Although the capital is much quieter than usual on Christmas Day, there's actually no shortage of things to do. It’s a rare chance to explore and experience a different side of the city.

Getting Around

There's no public transport on Christmas Day, but you could opt for a Boris bike to explore Central London with much less traffic around. There will also be a few taxis and mini-cabs for hire.

With limited transport options, and thousands of Christmas calories consumed, walking might be your best bet. You’ll have London’s beautiful architecture, street art and Christmas lights largely to yourself, and walking is the best way to experience it. 


Discover London on a sightseeing tour taking in key attractions. There are plenty of tours over the festive period, including some on Christmas Day. Enjoy Christmas lunch aboard a boat while taking in London's iconic riverside sights; go on a Thames cruise; or see Central London at its most tranquil on a hop-on hop-off bus tour or night tour to see the lights. Alternatively, head out of town on a guided coach tour with the likes of a Dickensian Christmas tour of Canterbury, Dover and Greenwich, or a trip to the pretty Cotswolds and Oxford.


Almost all of London’s attractions are closed on Christmas Day. However, some attractions remain open.

Alternatively, head to The Serpentine lake at Hyde Park, where the hardy members of the Serpentine Swimming Club take part in the annual Peter Pan Cup swimming race.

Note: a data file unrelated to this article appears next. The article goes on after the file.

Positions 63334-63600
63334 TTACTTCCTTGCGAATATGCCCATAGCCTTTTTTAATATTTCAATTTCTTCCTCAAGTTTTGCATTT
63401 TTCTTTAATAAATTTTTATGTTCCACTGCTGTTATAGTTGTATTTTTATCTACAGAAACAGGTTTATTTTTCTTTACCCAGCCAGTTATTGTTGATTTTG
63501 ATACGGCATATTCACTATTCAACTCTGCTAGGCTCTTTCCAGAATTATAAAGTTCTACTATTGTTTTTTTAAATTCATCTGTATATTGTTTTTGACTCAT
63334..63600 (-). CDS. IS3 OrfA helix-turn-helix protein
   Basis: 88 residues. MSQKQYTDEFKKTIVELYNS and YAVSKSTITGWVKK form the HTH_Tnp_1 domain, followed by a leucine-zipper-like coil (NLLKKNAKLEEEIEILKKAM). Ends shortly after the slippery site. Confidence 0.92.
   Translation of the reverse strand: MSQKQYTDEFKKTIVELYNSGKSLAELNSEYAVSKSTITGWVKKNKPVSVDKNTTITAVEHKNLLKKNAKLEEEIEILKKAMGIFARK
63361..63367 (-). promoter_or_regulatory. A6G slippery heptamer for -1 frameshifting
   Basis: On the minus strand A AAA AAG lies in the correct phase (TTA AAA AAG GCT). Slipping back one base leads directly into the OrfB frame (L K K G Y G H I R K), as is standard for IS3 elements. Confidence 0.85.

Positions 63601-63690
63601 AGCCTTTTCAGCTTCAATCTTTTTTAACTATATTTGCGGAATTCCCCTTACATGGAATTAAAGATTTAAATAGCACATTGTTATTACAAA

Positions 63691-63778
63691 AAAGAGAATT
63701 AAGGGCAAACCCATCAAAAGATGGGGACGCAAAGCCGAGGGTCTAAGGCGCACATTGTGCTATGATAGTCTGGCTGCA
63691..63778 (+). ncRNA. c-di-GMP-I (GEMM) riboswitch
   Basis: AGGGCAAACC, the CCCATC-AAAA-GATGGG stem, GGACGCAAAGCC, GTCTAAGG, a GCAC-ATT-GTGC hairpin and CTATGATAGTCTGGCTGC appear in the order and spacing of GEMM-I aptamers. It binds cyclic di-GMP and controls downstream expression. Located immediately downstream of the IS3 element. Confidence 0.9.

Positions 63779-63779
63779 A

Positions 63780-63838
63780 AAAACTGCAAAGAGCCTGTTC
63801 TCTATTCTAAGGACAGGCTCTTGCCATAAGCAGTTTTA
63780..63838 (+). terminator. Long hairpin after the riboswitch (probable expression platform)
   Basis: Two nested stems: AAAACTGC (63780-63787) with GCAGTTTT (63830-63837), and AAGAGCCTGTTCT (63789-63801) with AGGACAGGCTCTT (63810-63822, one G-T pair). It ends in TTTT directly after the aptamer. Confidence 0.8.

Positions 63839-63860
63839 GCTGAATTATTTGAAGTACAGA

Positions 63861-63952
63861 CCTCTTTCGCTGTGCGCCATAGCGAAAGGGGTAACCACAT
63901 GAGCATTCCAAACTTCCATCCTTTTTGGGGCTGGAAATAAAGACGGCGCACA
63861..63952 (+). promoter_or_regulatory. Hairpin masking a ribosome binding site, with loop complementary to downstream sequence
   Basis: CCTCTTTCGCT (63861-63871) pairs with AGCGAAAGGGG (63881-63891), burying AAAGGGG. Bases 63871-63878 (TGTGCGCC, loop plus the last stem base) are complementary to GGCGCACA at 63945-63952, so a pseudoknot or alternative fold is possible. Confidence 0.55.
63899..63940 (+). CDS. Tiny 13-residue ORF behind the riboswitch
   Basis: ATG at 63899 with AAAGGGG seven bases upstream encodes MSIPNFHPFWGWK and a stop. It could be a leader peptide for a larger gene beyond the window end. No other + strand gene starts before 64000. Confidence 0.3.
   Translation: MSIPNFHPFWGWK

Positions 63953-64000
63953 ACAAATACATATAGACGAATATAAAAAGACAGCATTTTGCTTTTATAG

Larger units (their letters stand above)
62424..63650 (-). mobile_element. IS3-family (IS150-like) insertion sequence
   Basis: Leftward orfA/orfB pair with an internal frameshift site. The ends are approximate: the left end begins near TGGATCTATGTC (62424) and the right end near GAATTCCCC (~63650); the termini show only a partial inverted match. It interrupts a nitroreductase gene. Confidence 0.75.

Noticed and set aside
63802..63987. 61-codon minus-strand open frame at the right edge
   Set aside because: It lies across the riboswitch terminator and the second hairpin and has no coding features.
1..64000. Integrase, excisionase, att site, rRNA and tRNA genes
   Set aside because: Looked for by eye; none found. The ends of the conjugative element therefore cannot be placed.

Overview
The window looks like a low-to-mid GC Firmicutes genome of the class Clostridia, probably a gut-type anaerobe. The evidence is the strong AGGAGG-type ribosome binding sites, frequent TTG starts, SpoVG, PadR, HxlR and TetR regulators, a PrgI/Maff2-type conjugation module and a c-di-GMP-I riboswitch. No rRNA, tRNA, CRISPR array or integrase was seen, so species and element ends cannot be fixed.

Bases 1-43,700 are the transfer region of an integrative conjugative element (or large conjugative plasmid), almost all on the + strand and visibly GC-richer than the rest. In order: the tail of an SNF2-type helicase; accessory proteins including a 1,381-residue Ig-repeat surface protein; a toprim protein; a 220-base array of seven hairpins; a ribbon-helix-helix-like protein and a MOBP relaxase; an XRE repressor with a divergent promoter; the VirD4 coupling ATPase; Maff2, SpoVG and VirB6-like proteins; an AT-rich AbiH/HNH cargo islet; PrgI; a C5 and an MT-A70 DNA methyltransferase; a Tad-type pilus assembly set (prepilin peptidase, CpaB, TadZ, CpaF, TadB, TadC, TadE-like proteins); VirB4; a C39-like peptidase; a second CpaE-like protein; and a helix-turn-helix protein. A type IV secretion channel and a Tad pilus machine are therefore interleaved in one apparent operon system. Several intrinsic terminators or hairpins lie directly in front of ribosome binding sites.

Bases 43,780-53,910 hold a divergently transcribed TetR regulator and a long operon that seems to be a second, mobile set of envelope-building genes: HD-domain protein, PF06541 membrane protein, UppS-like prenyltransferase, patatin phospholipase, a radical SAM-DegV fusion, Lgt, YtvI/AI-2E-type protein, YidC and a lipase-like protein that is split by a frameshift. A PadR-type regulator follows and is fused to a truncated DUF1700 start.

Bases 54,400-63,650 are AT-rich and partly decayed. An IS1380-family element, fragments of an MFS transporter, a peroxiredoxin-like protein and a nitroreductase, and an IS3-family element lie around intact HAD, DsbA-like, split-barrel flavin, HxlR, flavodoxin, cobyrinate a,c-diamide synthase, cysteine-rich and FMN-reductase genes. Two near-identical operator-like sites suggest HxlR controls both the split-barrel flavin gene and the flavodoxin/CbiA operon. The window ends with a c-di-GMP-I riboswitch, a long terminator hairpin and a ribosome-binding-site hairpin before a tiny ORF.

Christmas Church Services

Most London churches will have Christmas Day services. It's advisable to arrive early, as Christmas services can be very busy and there is limited space. It’s best to check with the individual church in advance but Central London churches with Christmas Day services include:

• St Martin-in-the-Fields
• Southwark Cathedral
• St Paul’s Cathedral
• All Hallows by the Tower

Eating and Drinking

Many restaurants close on Christmas Day but some are open for lunch or dinner. Most restaurants require you to book in advance for Christmas Day dining.

Some pubs open for a few hours around lunchtime but most will be closed or ticketed in the evening. Make sure you check in advance for opening hours. Hotel bars are a good bet for a drink on Christmas Day, but again, check with the hotel in advance.

Boxing Day (26 December)

The day after Christmas (known as Boxing Day in the UK) is still quiet. Some of the January sales start on Boxing Day. Most attractions will still be closed.

Reduced public transport options are available - check the Transport for London website to plan your journey.

Find out more about transport and opening times over Christmas and New Year with our Essential Information guide.